The last and most important expansion of the ‘humanitarian sector’ in Goma was a direct result of the intensification, in August 2007, of the war in North Kivu and the displacement of hundreds of thousands of people. During this episode of the conflict, the number of international NGOs in Goma doubled and newcomers’ programmes also increasingly focused on longer term development. This expansion happened in parallel with a growing presence of the UN peace keepers and humanitarian staff in Goma, turning the city into one of the main UN hubs in the country.
The ‘humanitarian industry’ and new economic opportunities
Humanitarian agencies had a strong influence on the local urban economy but also became an inherent part of it. The most direct and obvious impact of their presence was on the local job market. The expansion of the humanitarian sector was associated with a growing demand for trained personnel, guards, cooks and drivers. Given the lack of state functioning and of employment opportunities, humanitarian agencies acquired a considerable share of the local labour market. Connection to the international NGO network became an important asset in local urban survival strategies, which explains why practices of preferential treatment or ‘ethnic patronage’ developed in line with the expansion of the humanitarian sector.
This expansion also provoked a swell of local NGOs and a general trend of ‘NGOization’ of local society. These organisations became vital components of the survival strategies of urban inhabitants and have replaced the state in many areas of public life. In search of opportunities, Goméens increasingly see the creation of NGOs as a livelihood asset and as a means of gaining access to international funding.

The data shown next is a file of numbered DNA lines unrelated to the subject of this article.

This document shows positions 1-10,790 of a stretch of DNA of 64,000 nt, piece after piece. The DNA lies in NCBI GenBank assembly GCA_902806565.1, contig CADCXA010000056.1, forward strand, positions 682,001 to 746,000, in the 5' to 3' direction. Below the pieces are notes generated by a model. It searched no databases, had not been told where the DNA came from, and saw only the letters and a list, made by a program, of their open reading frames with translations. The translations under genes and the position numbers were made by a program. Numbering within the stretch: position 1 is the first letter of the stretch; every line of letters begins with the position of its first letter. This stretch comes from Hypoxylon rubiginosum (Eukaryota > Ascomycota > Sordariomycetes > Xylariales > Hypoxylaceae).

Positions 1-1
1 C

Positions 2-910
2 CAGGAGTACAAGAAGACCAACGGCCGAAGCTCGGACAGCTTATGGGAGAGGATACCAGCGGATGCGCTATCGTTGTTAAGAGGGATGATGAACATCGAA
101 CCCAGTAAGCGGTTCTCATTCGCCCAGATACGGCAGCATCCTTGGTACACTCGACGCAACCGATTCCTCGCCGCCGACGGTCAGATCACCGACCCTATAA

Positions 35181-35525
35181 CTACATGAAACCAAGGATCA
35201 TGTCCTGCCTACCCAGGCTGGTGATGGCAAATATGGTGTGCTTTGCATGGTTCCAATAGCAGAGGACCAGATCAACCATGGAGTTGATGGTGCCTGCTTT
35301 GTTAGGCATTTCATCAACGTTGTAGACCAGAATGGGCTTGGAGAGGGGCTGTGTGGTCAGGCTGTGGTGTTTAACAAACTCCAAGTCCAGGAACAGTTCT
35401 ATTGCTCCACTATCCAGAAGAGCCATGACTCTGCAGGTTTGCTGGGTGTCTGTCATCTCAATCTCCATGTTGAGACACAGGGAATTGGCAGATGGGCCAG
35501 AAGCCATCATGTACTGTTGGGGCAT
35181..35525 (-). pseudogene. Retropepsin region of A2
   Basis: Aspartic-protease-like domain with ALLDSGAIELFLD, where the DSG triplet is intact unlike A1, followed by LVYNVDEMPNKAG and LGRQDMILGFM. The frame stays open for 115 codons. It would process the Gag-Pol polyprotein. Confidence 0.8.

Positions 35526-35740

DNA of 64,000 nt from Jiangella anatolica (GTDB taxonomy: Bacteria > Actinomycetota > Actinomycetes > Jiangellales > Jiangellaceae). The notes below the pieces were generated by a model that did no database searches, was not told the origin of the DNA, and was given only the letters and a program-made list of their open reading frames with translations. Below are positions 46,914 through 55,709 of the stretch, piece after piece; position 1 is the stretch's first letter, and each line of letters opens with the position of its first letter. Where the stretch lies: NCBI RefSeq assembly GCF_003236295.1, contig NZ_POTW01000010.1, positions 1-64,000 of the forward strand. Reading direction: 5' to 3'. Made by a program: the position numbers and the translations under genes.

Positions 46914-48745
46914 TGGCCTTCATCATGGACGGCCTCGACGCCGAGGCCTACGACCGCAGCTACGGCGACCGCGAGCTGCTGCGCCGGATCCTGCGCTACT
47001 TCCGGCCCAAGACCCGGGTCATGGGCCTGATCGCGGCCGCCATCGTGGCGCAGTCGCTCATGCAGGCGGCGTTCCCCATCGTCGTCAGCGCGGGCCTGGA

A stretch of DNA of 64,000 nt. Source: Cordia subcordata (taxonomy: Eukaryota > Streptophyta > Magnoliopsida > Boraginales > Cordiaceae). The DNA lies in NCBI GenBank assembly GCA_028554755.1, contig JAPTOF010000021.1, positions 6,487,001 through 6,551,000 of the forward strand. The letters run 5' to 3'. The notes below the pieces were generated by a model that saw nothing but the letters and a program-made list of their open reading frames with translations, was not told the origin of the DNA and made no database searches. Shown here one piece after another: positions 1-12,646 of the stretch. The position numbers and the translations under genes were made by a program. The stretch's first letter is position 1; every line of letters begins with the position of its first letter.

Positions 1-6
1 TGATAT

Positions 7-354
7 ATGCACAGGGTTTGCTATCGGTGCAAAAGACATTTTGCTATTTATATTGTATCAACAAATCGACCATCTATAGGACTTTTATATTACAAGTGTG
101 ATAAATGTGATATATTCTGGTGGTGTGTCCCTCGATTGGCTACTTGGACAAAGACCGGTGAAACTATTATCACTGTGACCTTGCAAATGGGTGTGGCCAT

UN presence in Goma
The increasing humanitarian presence also promoted the development of alternative urban economic activities. As a huge group of ‘consommateurs du premier ordre’the sectors’ specific demands for consumption, equipment, housing and recreation, as well as its strong purchasing power, created a strong stimulus in the local urban economy. But it also led to a ‘dollarization’ of local economic transactions, a trend that even would affect the rural economy.
Also the growing policy to ‘buy locally’ disrupted the local economy but created additional opportunities. For the provisioning of humanitarian agencies, agreements were made with local traders, often based on personal or family connections. For local commerçants, it was key to have connections to these ‘humanitarian networks of patronage’, and to adapt their merchandise to the demand of the international staff. Local markets also transformed as a consequence of the humanitarian presence, as is illustrated by the emergence of largescale and expensive supermarkets.
Another sector that flourished with the expansion of the humanitarian sector is real estate. The concentration of international staff in a restricted number of areas of the city resulted in growing demand for specific housing infrastructure. Real estate became a booming business, tempting many established business executives to invest in this sector. This occurred in conjunction with the expansion of a ‘touristic infrastructure’. What Goméens used to call ‘le tourisme humanitaire’, is probably the most visible impact of the international staff presence in Goma. Luxurious hotels, bars, restaurants and nightclubs have mushroomed, with many almost exclusively oriented towards an international clientele.
So the development of a ‘humanitarian industry’ has brought significant changes to Goma’s economic space. But the opportunities related to these changes in most cases are preserved to a small group of welleducated Congolese development workers and a small elite of established business executives. While during the war, close ties with the rebel leadership made it possible for this elite to control large parts of Goma’s economy (aviation, natural resources, oil products and real estate), also the presence of the humanitarian sector created attractive economic opportunities. Profits made in one sector (hotels, petrol and real estate), were simple reinvested in others.
Reordering urban space